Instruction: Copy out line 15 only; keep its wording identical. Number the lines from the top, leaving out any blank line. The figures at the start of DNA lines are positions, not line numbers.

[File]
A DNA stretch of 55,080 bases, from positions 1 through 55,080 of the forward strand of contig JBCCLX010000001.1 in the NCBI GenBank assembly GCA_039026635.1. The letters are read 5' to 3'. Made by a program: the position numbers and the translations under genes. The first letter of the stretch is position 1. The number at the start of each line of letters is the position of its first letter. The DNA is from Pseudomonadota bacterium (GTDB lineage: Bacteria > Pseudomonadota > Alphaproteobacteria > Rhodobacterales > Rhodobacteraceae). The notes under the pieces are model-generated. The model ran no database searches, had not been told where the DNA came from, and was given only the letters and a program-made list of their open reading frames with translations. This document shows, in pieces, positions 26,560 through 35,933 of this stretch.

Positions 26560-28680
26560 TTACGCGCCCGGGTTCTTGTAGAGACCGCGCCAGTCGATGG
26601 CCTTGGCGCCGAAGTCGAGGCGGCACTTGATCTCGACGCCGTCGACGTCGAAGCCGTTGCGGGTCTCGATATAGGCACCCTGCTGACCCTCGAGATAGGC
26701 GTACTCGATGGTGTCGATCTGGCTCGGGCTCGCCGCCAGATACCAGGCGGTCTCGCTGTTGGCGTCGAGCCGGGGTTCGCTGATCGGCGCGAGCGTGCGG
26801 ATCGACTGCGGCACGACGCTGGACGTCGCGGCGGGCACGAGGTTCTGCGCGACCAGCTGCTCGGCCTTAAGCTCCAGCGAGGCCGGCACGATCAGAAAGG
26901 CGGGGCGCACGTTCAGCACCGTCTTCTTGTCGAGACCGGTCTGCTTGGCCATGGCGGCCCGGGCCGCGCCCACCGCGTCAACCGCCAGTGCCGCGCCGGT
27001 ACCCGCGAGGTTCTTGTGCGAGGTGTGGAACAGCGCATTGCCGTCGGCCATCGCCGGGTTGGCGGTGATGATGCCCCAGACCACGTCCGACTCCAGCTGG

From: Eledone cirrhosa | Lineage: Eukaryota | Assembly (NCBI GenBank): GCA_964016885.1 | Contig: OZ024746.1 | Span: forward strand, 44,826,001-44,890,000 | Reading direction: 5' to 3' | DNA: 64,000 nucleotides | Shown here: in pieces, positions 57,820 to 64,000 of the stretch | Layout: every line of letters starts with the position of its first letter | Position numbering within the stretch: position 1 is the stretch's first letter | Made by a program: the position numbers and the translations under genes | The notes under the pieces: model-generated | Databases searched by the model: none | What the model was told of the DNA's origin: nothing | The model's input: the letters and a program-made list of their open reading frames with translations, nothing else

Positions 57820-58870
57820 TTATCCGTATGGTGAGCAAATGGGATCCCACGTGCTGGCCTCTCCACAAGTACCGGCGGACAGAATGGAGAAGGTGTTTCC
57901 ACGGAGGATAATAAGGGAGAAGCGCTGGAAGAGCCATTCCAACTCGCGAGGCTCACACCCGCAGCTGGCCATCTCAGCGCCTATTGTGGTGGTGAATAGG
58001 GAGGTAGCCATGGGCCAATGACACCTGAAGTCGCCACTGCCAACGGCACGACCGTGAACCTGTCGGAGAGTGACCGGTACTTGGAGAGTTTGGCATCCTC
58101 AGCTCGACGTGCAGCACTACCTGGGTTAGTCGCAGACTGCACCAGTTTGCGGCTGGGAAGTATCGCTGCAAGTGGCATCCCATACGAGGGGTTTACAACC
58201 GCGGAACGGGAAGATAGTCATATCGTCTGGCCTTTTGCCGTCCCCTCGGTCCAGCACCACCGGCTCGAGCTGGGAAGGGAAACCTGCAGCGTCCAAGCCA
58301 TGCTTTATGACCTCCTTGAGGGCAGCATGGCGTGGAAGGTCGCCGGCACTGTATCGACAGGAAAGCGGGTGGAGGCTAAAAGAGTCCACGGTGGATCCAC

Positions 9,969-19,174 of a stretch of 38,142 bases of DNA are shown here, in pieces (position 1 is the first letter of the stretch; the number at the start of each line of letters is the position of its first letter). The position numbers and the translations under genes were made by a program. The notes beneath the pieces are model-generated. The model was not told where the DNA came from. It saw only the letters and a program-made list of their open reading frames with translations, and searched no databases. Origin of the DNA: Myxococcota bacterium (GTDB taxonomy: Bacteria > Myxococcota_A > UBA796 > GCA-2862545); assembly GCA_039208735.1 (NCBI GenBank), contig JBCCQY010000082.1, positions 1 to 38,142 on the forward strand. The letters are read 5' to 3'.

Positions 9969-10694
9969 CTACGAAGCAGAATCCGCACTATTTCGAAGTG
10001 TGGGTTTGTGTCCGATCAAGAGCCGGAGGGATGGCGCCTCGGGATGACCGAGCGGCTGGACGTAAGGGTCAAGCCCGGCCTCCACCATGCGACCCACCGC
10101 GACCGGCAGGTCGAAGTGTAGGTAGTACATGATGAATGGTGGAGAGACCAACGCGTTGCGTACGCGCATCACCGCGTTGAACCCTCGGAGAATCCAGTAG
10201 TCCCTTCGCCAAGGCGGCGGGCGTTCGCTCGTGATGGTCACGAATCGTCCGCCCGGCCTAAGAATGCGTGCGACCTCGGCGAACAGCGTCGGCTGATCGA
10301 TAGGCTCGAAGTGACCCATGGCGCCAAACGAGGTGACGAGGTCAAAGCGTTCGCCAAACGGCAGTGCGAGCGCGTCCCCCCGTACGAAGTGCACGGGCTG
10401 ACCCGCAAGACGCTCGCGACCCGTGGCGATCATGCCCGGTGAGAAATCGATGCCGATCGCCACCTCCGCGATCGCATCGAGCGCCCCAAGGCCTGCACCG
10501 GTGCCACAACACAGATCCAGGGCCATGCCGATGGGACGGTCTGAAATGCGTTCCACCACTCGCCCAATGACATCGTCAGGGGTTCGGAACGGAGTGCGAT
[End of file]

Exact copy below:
58201 GCGGAACGGGAAGATAGTCATATCGTCTGGCCTTTTGCCGTCCCCTCGGTCCAGCACCACCGGCTCGAGCTGGGAAGGGAAACCTGCAGCGTCCAAGCCA